I want you to enjoy delicious homemade pizza that doesn’t look like a meteor landed in the middle of it, so I’ve assembled a list of dos and don’ts based on our experience.
A long, long time ago when this was just an itty bitty baby blog, I posted about my first experience with homemade pizza dough. It was nothing short of a disaster. I ended up practically throwing the crust off my cutting board onto the blazing hot pizza stone ending up with a misshapen, suuuuper puffy mess that looked something like this:
I may have given up on homemade pizza dough right then and there if it hadn’t been for the fact that despite it’s crater like appearance, the stuff still tasted amazing.
Over the past year I’ve tried this recipe at least a dozen times. I’ve learned things each time and each time our pizza looks a little more normal and a little less like it has a goiter. This has become a staple recipe in our house. I always try to have a crust or two waiting in the freezer for a pizza night. I want you to enjoy delicious homemade pizza that doesn’t look like a meteor landed in the middle of it, so I’ve assembled a list of dos and don’ts based on our experience. Here’s hoping your first try will look better than mine!
For the preparation:
Do: Take the temp of your water before adding yeast. This isn’t a totally necessary step, but the last thing you want is to go through the whole recipe only to realize your yeast didn’t work. I like to play it safe and just pop a thermometer in the water before adding yeast. I get it as close to 110 degrees as possible.
Don’t: Take your chances with yeast. If it’s old or doesn’t froth in the water, don’t bother. Start fresh and guarantee yourself a nice puffy crust.
Do: Enjoy how crazy huge the dough gets! Yeast is totally awesome.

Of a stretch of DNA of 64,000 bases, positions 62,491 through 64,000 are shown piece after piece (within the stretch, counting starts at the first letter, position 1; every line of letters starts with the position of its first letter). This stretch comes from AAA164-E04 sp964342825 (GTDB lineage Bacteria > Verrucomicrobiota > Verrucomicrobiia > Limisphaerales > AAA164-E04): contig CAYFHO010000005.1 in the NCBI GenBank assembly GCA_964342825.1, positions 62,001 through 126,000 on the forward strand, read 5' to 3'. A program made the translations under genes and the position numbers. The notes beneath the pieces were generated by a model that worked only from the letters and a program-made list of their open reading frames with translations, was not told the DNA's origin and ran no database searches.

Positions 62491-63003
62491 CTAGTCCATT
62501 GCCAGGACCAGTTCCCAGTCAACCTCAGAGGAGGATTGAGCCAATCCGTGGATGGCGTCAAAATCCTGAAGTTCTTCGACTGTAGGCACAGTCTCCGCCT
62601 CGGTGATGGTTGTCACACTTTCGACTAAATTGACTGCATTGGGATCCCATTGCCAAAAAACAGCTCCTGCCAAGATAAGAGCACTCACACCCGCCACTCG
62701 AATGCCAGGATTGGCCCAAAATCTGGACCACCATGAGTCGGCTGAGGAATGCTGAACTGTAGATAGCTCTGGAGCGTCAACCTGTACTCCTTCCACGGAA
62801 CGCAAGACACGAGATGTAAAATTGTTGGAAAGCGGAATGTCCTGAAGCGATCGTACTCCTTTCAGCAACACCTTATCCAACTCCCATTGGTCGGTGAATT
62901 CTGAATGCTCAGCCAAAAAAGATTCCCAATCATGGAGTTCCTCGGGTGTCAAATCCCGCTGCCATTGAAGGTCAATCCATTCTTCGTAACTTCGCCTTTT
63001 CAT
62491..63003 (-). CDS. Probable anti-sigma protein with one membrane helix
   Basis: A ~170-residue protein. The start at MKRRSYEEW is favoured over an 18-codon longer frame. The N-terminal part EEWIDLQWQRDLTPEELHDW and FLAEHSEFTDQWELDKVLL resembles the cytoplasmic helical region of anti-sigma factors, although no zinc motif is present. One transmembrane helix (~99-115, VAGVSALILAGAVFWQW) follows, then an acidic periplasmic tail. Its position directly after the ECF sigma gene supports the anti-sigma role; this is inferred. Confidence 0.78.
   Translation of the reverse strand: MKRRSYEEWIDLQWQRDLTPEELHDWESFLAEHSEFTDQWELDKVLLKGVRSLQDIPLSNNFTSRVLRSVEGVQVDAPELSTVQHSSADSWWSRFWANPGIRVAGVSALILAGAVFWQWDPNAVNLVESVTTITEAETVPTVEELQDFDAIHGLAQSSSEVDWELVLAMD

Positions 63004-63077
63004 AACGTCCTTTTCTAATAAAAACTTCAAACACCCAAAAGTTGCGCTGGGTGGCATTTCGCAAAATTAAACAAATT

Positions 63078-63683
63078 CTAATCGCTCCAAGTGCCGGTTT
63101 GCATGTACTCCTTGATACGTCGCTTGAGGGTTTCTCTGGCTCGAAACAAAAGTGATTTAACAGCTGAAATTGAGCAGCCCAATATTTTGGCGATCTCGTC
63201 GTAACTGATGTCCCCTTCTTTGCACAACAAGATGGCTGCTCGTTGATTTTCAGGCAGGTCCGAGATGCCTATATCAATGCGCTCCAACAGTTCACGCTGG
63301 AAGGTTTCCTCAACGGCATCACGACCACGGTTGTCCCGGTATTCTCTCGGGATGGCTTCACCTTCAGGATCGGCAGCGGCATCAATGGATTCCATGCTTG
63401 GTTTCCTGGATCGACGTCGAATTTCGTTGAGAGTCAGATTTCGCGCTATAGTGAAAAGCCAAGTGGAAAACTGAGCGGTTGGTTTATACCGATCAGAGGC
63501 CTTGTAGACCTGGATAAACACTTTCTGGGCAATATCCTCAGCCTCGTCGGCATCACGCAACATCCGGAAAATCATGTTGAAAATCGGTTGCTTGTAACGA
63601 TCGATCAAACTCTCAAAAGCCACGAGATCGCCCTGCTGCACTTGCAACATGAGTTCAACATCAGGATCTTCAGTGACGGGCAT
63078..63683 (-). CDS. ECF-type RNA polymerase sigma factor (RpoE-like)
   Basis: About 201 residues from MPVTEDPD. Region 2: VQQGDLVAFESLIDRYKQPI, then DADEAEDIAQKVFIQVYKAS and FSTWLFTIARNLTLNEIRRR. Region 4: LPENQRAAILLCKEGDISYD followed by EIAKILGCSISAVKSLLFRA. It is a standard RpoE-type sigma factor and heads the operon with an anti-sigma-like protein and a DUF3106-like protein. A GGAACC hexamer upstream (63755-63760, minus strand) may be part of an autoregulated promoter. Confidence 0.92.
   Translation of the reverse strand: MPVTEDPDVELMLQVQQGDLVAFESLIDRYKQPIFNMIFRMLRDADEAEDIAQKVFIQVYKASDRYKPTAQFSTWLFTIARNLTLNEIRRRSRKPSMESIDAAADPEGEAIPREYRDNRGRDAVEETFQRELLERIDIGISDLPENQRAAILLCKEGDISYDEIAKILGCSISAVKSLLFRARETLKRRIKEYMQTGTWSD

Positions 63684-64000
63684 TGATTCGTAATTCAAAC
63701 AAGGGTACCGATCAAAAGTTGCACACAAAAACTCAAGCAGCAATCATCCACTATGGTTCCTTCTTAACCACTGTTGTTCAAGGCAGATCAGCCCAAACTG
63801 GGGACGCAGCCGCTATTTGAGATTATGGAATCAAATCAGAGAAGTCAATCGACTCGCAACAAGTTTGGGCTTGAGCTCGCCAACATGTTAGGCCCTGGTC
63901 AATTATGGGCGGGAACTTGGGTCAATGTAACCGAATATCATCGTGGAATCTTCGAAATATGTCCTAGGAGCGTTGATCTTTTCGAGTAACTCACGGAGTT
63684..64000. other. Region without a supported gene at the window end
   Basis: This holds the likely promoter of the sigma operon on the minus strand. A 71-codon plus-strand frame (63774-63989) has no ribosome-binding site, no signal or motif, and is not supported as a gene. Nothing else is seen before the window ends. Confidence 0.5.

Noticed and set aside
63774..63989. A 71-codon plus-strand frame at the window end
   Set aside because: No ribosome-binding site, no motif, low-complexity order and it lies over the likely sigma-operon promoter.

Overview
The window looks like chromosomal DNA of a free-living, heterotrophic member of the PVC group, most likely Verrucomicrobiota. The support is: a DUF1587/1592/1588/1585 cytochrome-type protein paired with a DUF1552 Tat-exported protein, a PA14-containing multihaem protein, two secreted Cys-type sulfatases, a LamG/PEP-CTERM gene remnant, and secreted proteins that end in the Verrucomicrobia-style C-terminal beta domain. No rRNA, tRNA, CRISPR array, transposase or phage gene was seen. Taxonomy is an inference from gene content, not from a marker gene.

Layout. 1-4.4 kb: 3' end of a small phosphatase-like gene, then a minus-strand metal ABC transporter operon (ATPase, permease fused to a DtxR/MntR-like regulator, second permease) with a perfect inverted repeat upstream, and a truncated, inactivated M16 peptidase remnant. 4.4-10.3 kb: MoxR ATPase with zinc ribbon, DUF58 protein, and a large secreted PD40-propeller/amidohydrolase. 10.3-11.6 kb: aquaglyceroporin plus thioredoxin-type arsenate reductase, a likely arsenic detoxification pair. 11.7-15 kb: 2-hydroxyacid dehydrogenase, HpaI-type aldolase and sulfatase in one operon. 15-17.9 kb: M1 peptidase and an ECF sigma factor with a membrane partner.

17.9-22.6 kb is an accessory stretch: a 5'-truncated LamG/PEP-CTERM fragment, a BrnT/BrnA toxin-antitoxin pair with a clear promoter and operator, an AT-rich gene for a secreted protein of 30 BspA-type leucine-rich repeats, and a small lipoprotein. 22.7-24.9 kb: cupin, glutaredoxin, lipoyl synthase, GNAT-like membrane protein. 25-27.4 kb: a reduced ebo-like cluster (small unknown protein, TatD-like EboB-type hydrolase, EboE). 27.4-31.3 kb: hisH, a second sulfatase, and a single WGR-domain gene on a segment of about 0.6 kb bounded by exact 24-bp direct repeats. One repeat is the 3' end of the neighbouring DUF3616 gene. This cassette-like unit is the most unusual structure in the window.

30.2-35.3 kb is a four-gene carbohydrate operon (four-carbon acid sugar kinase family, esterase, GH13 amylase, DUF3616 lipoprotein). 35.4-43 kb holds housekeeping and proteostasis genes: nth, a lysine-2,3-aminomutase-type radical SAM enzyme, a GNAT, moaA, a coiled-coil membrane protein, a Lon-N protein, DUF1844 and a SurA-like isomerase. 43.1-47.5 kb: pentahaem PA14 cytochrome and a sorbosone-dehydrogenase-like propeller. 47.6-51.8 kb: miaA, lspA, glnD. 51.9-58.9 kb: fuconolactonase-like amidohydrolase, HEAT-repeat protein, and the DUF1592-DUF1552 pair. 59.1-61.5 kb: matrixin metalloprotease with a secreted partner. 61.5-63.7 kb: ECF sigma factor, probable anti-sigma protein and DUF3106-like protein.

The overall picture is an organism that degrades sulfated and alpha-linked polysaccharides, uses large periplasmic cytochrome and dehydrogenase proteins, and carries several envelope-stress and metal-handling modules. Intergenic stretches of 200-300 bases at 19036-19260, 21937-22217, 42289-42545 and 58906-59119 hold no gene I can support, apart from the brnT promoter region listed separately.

Don’t: Rush it. Let the dough double in size. It may take an hour. It may take two. Patience is a virtue, friends.
Now for the rolling and patting!
Do: Take off all your rings. A good pizza dough should be sticky and elastick-y. Like this:
But a good dough is also super messy! Exhibit A:
So take off those rings, people!
Do: Flour everything. Your hands, the counter, everything. I used to be afraid I would compromise the dough from adding too much flour, but I’ve never had a problem. Use enough to shape the dough without it sticking to the rolling pin or tugging on the paper.
Don’t: Misplace your wedding ring. This does not tend to make husbands happy.
Do: Use parchment paper. For the love of all that is holy, use it. The last thing you want is to be scraping your beautifully dressed pizza off a countertop onto a blazing pizza stone. I’ve done it before. It doesn’t end well. Place the parchment on a lare cutting board and then simply slide the parchment onto the hot pizza stone. This is MUCH easier than trying to scrape the pizza off a bare cutting board onto the pizza stone.
Don’t: Skip the parchment paper. Honestly, can I put any more stress on the importance of the paper?
Time to make your pizza!
Do: Use a pizza stone and preheat it in a crazy hot oven for 30 minutes before baking. This gives you a great crispy crust and chewy, doughy center. Just the way I like it.
Don’t: Underbake your crust. I’ve done this a lot. The outside looks nice and brown, so I pull it out, but the inside is still gummy. Check to make sure the crust is nice and puffy the whole way through before pulling it out of the oven. If the top is getting too browned, cover with foil.
Do: Turbo your crust. It’s a homemade crust for pete’s sake! You can do whatever you want with it so make it awesome! Our favorite pizza chain, Jet’s Pizza, has a crust called the “turbo.” It’s sprinkled with garlic salt, Parmesan, and some sort of buttery goodness and it’s amazing. But you do whatever turbo means to you! If I were you, it would mean cheese. And lots of it.